Dan and I joined the hordes of people who headed to the Cape this Memorial Day weekend (ps: where did this #MDW hashtag come from and since when is it a thing?) to celebrate our third anniversary. We lucked out with great weather on Friday - plus a beach to ourselves - and even better weather on Saturday with practically a zillion of our closest friends.
Though I had visited for the first time a few summers ago, it was even more special this time. There's something about traveling to a place that someone knows well enough - and cares enough - to share with you in its entirety (funny/embarrassing/heartwarming anecdotes included). Places like Wellfleet garner extra meaning when colored with the memories of people you love.
It was nearly bewildering to realize that our third anniversary had rolled around, and it's even weirder when I think about it in terms of age: I was 16 when we first started dating, and in a few months I'll be turning 20. Anyone parenting a teenager, who has once been a teenager, or knows a teenager knows that there's a lot of life that happens within those four years. Our worlds look very different since our first date as we've adapted to college life together. Our friendship (just like any other friendship) requires reevaluation with time.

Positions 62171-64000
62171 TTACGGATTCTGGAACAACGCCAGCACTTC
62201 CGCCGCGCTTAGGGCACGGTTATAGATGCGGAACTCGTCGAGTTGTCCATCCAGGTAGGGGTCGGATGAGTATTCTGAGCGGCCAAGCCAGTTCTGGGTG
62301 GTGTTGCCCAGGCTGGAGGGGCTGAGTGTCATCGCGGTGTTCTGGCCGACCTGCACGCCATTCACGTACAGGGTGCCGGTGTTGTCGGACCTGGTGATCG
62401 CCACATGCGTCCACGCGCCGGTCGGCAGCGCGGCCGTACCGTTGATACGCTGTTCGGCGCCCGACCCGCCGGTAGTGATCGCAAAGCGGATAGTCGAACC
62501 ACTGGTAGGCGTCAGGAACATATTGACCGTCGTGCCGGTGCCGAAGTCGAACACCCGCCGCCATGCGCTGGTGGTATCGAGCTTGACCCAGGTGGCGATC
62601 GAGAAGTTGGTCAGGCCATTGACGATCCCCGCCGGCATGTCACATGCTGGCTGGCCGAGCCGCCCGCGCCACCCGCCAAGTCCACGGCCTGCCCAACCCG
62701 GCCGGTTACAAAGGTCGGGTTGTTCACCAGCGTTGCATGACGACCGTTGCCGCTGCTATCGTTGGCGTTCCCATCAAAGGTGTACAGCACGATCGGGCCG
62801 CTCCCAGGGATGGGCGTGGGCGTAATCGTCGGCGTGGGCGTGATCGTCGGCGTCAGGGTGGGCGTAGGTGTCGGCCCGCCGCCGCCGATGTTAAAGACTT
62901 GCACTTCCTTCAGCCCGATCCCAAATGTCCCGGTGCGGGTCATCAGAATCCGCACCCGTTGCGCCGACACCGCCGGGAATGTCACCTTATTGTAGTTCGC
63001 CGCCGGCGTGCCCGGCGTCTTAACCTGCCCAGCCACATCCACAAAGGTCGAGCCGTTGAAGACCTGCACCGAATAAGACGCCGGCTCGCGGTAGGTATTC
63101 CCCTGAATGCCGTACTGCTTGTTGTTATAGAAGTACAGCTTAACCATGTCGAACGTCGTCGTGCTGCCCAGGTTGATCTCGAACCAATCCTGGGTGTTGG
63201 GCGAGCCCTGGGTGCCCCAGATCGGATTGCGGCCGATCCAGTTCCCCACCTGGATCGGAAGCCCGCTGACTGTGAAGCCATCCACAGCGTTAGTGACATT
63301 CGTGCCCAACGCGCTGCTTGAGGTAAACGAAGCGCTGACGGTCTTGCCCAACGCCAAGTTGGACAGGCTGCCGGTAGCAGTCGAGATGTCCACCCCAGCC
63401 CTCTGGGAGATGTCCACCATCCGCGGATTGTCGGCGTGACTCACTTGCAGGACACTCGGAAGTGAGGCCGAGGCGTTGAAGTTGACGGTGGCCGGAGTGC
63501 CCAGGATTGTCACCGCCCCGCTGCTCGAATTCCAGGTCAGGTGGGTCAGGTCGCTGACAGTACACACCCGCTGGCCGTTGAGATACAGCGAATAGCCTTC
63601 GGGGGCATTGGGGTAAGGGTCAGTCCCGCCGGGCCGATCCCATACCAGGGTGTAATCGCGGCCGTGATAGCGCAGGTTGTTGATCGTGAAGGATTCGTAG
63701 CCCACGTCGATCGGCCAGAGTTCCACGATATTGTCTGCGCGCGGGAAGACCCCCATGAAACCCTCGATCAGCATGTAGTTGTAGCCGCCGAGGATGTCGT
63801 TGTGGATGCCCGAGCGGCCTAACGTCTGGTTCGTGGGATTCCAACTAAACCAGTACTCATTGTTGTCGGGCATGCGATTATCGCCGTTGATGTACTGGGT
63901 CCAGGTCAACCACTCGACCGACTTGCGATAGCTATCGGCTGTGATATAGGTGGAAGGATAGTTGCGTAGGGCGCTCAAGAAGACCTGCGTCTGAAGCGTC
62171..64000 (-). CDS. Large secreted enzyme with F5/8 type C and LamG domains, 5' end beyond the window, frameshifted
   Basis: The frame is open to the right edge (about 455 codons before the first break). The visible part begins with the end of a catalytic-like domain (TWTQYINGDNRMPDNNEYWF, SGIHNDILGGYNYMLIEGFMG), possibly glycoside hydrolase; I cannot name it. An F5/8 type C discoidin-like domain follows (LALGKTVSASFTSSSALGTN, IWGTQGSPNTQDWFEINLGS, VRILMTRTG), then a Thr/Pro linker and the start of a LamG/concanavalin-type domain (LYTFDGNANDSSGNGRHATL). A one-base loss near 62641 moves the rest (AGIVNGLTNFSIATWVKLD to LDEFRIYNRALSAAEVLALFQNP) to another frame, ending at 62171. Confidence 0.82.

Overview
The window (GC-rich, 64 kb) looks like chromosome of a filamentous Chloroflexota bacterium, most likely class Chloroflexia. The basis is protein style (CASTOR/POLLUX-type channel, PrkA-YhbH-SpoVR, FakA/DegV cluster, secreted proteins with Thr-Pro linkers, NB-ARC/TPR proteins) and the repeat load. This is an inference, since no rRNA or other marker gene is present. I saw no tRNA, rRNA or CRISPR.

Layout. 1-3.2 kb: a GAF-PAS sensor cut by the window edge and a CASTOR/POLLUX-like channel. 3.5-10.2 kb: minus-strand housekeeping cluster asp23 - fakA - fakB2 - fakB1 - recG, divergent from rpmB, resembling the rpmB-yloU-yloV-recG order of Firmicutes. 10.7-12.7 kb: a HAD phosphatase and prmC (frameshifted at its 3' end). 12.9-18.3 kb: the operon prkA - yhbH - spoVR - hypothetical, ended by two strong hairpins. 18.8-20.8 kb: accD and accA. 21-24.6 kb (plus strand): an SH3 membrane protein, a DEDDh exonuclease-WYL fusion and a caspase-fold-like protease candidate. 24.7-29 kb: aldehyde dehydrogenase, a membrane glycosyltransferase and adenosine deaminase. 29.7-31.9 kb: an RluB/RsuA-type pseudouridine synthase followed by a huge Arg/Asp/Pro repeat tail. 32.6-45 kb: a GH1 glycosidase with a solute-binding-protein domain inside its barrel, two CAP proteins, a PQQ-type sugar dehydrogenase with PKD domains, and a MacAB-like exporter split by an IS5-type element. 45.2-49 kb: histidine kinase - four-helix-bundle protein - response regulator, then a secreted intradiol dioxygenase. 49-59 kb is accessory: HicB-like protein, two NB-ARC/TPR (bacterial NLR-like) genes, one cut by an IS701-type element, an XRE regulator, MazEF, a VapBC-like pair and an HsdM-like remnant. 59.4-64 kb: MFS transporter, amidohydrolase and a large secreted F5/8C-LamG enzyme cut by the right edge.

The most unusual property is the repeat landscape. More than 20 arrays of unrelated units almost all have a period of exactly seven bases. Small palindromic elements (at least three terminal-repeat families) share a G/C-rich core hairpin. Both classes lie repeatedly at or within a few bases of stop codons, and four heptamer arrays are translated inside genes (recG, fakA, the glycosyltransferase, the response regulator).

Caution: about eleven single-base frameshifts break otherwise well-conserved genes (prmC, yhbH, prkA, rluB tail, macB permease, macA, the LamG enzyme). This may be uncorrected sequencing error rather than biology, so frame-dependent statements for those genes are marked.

We started dating in our junior year of high school when my all-girl's school started its rowing program by borrowing equipment and coaching from his. I, admittedly, was pretty creepy and got his number through a grapevine of friends; we saw each other a few days a week at the lake that spring, and though I knew relatively little about him, there was something I immediately liked. I asked him out the day before my junior year ended over a buffalo chicken pizza, and he pretended not to hear me so he could ask me out the next day. (Men, am I right?)
At that time and in the year that would follow, we really didn't expect to find anything more in the relationship than a senior-year fling that would end succinctly - and smartly - before we headed off to college in the fall. Needless to say we were surprised when we found out that we were headed to the same school: Dan had applied early decision while I was waiting to hear back from a host of schools regarding the financial aid package. Before we know it, it was May, we were prepared to end our relationship and wish each other the best of luck before heading off to school - and suddenly realized that things may have gotten a little more convoluted than originally planned. Ultimately, we realized that when something is good, there's no point in letting go of it solely on the principle of having what everyone else deemed as an inherently college experience - whatever that means.
There's been a lot of growing up that's happened since then; we went from seeing each other once a week to seeing each other every day, talking about potential colleges to talking about potential career paths and jobs and dreams after graduation. We've learned to adapt to change, accepting full-heartedly that there's a chance in the future that we may grow apart rather than together - and that's okay.
As someone who loves to plan the future - I will literally propose a plan for a year in advance while refusing to offer an opinion about what to do that afternoon - learning to embrace the unknown and roll with the punches has been invaluable. I've realized that the unknown isn't inherently negative, and there's something incredible about being pleasantly surprised by the universe - and especially by a cute boy in a boat.